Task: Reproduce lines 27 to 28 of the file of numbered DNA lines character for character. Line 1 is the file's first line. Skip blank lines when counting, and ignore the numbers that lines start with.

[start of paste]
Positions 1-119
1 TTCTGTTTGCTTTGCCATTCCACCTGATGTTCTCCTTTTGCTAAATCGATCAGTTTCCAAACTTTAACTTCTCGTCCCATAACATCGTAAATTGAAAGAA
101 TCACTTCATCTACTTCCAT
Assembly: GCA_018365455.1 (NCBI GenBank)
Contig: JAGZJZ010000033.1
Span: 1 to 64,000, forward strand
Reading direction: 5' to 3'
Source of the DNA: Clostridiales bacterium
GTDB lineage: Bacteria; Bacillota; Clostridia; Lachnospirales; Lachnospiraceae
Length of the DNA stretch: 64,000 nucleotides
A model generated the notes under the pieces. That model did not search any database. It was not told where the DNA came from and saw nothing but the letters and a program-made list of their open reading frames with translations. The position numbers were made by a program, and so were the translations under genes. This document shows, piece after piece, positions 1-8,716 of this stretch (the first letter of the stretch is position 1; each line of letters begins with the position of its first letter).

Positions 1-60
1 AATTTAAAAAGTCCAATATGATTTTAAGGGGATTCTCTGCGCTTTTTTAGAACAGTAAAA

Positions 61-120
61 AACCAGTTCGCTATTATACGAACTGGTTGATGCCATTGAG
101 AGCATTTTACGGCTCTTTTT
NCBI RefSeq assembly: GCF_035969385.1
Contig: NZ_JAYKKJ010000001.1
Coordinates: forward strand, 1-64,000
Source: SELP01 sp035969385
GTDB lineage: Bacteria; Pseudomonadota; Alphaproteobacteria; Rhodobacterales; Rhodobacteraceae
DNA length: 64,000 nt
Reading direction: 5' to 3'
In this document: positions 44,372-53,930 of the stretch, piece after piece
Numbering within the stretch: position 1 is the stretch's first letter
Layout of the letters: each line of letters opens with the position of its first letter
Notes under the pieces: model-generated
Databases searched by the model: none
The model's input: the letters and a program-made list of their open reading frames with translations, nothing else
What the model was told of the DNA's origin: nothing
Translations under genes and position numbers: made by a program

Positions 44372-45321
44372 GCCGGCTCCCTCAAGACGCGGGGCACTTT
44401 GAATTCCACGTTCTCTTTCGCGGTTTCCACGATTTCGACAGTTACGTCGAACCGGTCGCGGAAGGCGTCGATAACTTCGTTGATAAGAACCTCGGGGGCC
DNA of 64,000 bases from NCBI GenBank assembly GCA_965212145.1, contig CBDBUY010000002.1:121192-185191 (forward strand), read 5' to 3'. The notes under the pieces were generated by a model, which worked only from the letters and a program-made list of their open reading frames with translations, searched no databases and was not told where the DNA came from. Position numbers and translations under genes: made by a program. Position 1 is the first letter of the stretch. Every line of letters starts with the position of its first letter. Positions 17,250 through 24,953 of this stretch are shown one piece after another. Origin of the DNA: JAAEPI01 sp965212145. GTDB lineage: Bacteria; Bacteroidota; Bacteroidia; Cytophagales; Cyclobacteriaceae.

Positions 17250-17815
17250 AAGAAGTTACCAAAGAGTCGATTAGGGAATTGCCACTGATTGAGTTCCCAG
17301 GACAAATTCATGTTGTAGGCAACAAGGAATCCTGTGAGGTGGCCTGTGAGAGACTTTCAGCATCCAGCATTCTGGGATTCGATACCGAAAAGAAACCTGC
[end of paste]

Notes under the pieces: model-generated
Databases searched by the model: none